On 27 March 2017, the European Commission approved a merger between chemical companies Dow and DuPont subject to major remedies, including the divestment of DuPont’s global R&D organisation. In this case, the Commission’s review extended to the merger’s potential impact on innovation « at the overall industry level« .
The Commission considered that innovation is a key competitive parameter in the pesticides industry. According to the Commission, post-merger, only three integrated players could effectively compete with Dow/DuPont at a global level throughout the entire (R&D) value chain (from discovering new active ingredients, to the manufacture and sale of final products). The Commission relied on evidence showing that the parties intended to cut back on R&D expenditure, and that the merged entity would have less incentives to innovate than Dow and DuPont would have separately. As a result, the Commission found that the merger would have significantly reduced « innovation competition » for pesticides, and called for the divestment of the vast majority of DuPont’s global R&D organisation.
The importance of « innovation » as an assessment parameter under EU merger control law is not particularly new and is reflected in the Commission’s horizontal merger guidelines (the Guidelines). The Guidelines, for example, recognise that a merger between two important innovators developing competing « pipeline » products (in a specific product market) may, under certain conditions, impede competition.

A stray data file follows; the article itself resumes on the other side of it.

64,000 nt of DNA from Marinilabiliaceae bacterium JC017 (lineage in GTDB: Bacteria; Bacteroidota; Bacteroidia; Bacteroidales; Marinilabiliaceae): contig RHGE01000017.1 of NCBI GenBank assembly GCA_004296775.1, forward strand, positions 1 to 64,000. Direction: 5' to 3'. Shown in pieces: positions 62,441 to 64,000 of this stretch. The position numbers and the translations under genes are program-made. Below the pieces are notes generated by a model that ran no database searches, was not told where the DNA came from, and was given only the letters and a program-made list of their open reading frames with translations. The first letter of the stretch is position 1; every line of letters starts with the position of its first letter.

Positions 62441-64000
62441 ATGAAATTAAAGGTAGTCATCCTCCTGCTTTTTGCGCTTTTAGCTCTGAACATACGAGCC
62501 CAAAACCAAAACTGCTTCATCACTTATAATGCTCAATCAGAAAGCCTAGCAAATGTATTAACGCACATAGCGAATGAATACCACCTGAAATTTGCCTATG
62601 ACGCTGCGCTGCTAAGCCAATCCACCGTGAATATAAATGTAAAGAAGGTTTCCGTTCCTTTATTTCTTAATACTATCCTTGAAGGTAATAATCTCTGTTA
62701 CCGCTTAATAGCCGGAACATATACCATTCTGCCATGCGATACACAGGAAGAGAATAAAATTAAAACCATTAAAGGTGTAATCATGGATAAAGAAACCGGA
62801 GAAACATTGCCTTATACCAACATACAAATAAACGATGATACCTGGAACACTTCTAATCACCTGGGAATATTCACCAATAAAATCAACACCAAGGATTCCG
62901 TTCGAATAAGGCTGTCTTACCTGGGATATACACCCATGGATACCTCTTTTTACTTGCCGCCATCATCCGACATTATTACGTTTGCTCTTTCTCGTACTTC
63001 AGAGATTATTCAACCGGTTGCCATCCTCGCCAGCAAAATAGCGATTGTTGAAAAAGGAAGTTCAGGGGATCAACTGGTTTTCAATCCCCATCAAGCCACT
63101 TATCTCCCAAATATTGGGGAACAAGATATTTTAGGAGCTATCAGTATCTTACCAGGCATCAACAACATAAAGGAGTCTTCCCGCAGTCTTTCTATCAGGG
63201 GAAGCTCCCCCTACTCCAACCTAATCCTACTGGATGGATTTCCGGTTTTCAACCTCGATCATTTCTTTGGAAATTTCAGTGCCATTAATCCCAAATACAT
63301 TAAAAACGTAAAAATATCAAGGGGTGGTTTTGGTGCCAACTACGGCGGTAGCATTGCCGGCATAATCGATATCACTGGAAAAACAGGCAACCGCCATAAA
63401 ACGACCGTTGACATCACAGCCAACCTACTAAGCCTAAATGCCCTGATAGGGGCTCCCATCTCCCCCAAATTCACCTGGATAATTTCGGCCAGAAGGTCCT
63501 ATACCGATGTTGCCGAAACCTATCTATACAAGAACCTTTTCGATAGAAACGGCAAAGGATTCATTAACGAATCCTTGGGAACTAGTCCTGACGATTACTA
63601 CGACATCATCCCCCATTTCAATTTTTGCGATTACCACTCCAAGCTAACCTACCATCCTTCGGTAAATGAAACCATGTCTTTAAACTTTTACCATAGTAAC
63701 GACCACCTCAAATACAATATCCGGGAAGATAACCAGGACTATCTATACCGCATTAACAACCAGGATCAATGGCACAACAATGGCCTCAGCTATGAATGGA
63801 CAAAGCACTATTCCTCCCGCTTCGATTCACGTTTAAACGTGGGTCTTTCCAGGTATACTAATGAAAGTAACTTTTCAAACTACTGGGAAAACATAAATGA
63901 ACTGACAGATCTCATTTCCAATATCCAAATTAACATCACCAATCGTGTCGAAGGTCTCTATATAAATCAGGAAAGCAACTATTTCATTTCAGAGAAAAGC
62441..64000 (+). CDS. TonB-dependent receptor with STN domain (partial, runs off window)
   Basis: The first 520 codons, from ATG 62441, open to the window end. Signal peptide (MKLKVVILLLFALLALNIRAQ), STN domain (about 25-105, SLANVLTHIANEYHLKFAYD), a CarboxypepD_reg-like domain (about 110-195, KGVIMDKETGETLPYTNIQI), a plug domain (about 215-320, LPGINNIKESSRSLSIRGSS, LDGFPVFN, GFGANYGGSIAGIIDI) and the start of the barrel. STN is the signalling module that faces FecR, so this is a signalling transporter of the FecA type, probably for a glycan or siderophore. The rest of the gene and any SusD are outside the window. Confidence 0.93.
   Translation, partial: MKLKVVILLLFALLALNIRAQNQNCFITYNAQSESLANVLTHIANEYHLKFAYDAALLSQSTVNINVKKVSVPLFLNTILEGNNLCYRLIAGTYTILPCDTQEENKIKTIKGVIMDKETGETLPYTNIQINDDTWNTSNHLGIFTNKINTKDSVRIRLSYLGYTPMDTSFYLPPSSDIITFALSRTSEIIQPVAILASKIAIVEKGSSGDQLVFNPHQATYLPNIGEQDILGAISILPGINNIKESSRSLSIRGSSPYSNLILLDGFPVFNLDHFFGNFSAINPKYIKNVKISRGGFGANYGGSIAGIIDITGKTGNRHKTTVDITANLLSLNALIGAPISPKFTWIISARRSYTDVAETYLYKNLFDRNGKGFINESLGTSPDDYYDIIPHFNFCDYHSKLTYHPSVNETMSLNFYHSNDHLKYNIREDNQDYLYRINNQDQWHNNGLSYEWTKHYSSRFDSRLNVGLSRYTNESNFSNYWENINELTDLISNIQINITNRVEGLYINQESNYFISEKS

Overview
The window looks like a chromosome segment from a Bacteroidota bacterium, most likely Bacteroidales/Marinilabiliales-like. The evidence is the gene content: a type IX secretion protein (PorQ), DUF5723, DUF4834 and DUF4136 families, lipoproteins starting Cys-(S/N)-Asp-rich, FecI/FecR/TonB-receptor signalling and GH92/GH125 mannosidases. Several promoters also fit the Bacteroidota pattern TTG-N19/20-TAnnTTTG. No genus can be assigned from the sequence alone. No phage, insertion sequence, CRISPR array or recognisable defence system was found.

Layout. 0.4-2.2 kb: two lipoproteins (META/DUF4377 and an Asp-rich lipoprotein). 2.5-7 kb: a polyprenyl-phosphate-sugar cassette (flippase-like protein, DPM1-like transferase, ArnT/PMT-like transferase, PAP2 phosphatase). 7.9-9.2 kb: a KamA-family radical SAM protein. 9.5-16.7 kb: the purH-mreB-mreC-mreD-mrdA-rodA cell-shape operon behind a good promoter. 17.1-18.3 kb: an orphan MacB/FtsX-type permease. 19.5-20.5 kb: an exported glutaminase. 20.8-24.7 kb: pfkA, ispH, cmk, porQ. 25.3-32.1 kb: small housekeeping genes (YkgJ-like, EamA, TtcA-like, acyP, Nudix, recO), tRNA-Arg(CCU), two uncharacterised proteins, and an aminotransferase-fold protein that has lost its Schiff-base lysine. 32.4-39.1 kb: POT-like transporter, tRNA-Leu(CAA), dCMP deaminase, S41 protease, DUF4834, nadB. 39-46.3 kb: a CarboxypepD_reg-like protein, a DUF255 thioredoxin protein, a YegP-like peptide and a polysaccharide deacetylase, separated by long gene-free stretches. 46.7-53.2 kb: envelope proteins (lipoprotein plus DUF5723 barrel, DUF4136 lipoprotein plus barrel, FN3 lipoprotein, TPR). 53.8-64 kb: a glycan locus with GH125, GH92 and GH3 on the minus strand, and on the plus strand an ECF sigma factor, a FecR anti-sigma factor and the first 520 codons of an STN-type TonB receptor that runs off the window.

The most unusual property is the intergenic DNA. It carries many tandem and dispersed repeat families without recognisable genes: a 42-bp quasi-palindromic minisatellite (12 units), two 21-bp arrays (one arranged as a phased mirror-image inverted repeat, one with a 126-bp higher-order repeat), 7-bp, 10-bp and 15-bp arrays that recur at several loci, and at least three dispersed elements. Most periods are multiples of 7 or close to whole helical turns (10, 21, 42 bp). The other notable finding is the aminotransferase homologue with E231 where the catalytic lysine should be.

The assessment of such « pipeline overlaps » has played a role in numerous pharmaceutical merger decisions over the years. Traditionally, the Commission focused its review on pipeline products that have entered late phase (phase III) clinical trials. Such products have a higher likelihood of entering the market within a reasonably foreseeable timeframe. In recent years, however, the Commission has extended its review to products in the early stages of development, many of which may never marketed. In Novartis/GSK Oncology, for example, the Commission analysed the merger’s potential impact on the parties’ overall clinical research programmes for ovarian and skin cancer treatments, including very early phase (phase I) pipeline products. More recently, on 9 June 2017, the Commission cleared a merger between J&J and Actelion, subject to commitments ensuring that the parties’ phase II pipeline products would not be delayed or discontinued.
These developments show that – at least in innovation intensive industries – the Commission will continue to review the merging parties’ full R&D portfolios in detail. This may require significant additional preparatory work (e.g. in terms of document collection and preparing economic analyses) before mergers are filed.